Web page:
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dc.contributor.advisor de Villiers, F.P.R. Sehume, Kgomotso Lovey 2013-04-25T13:11:17Z 2013-04-25T13:11:17Z 2011 2011
dc.description Thesis (M Med (Paediatrics and Child Health)-- University of Limpopo, 2011. en_US
dc.description.abstract ABSTRACT BACKGROUND AND OBJECTIVE: Immunization is one of the most cost effective preventative health care interventions that is available to communities; it has greatly reduced the burden of infectious diseases in childhood. Since the W orId Health Organization launched the expanded programme of immunization in 1974, routine childhood immunization is widely available and it forms an integral part of preventative healthcare. Unfortunately, many children lack access to this life saving health care intervention. Communities in poor, rural areas often lack access to basic services, including health care and immunization services. We studied immunization coverage in a poor, rural community in South Africa and further explored what factors put children in this community at risk for under-immunization. METHOD: This was a cross sectional study, in which the immunization status of children from birth to six years of age living in Mmakaunyane was assessed. The primary caregivers of these children were also interviewed to determine their knowledge, attitudes and their practices with regards to immunizations; they were further asked about their perception of healthcare service delivery in the village. Using a map of the village, it was divided it into 30 blocks with 4 clusters in each block. Field workers were looking for a maximum of 5 eligible children in each cluster. We used the Road to Health Card to check if immunization was complete for age according to the SA EPI. RESUL TS: There were 567 children enrolled in the study. The majority of the children were above 18 months of age (64.4%) We found that 92.1 % of children were in possession of a RHC. In total, 432 (76.2%) of the children were fully immunized for their age, 97 (17.1%) had incomplete immunizations and immunization status was unknown for 38 (6.7%). The primary caregiver for most of the children was the biological mother (85.5%). There was a low level of education amongst the primary caregivers with only 15.3% having completed matric or attained higher level of education. Caregiver knowledge of immunization was poor and only 21.1 % of caregivers correctly mentioned three diseases that can be prevented by immunization. The majority of the caregivers (96.0%) believed that immunizations help to keep children healthy. Approximately half (49.9%), of the caregivers perceived immunization service delivery in Mmakaunyane village to be good. Factors that were found to be associated with incomplete immunization included age of caregiver, gender of the child and knowledge of the caregiver on immunization. CONCLUSION: Only 76.2% of children were fully immunized for their age in Mmakaunyane village. This immunization coverage rate is less than the National target of 90% for all children aged one year. The proportion of children under one year of age that are fully immunized is higher than that of the whole group. This indicates that the older children have a lesser level of immunization coverage (>18 months: 74.2%). The major factors that were found to be associated with under-immunization include lack of knowledge about immunizations, older age of the caregiver as well as poor accessibility of health care services. Female children were also found to be at increased risk for under-immunization. Measures to improve immunization coverage in this community need to take all these factors into consideration en_US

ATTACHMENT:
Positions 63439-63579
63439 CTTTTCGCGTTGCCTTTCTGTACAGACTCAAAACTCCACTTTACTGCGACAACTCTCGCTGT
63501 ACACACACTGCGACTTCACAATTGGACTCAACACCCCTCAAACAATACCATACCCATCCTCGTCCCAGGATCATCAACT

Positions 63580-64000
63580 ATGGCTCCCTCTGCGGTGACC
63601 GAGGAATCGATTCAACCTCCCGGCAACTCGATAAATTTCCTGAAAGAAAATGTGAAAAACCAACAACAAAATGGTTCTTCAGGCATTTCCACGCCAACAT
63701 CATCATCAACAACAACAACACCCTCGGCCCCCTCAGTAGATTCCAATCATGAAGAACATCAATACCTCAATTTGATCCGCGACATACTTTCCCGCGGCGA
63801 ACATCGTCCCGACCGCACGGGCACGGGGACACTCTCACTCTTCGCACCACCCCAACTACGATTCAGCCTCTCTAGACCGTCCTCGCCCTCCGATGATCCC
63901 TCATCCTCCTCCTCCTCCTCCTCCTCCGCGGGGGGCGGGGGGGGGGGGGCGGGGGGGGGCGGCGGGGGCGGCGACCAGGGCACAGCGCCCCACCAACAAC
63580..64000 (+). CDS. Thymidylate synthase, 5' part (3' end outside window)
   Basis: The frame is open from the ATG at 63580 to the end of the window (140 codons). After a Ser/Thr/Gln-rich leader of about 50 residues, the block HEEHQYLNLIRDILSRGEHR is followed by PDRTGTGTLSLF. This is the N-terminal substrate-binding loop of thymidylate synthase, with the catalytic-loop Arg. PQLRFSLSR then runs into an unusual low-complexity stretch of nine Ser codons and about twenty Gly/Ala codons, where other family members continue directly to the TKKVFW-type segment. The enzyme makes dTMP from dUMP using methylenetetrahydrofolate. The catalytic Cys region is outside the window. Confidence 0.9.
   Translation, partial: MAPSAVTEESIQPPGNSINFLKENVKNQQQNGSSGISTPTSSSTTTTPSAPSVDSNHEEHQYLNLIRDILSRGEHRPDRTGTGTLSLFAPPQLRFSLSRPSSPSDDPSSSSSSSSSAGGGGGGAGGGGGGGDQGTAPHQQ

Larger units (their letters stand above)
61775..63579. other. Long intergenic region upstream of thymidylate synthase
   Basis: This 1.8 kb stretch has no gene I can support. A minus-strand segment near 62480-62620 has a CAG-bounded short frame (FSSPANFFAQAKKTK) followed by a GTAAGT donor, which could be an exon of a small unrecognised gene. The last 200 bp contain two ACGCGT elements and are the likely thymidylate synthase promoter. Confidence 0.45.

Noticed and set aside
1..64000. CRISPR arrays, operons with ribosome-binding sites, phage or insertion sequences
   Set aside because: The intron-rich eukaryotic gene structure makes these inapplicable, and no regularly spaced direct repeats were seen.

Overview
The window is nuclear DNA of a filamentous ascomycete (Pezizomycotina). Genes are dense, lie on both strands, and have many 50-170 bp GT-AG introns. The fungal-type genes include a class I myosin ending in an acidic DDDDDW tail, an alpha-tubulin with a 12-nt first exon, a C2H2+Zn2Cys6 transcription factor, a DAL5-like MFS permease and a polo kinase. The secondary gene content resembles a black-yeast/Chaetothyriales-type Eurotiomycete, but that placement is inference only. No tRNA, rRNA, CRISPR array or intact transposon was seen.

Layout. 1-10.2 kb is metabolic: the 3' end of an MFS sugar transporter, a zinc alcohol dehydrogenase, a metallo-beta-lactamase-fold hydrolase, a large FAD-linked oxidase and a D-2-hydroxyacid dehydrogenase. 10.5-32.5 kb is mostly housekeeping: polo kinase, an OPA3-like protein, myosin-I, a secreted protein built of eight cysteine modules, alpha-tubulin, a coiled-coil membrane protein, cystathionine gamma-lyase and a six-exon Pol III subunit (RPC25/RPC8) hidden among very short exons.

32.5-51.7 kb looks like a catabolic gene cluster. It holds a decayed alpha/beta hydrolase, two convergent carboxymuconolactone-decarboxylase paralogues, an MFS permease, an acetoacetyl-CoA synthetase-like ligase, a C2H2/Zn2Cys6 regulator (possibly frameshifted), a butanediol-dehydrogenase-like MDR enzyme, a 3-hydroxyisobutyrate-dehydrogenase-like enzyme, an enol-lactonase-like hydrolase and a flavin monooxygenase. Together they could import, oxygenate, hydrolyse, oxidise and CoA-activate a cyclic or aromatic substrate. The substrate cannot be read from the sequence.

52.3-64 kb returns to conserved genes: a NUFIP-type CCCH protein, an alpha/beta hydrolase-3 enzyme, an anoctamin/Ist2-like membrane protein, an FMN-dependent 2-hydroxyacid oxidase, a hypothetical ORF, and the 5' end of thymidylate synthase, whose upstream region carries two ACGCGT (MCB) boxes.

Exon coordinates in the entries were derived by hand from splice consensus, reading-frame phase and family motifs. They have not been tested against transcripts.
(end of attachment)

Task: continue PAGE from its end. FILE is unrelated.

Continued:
dc.language.iso en en_US
dc.publisher University of Limpopo (Medunsa Campus) en_US
dc.relation.requires Adobe Acrobat Reader, version 6.0 en_US
dc.subject Child immunization en_US
dc.title Childhood immunization in Mmakaunyane village in the North West Province of South Africa en_US
dc.type Thesis en_US

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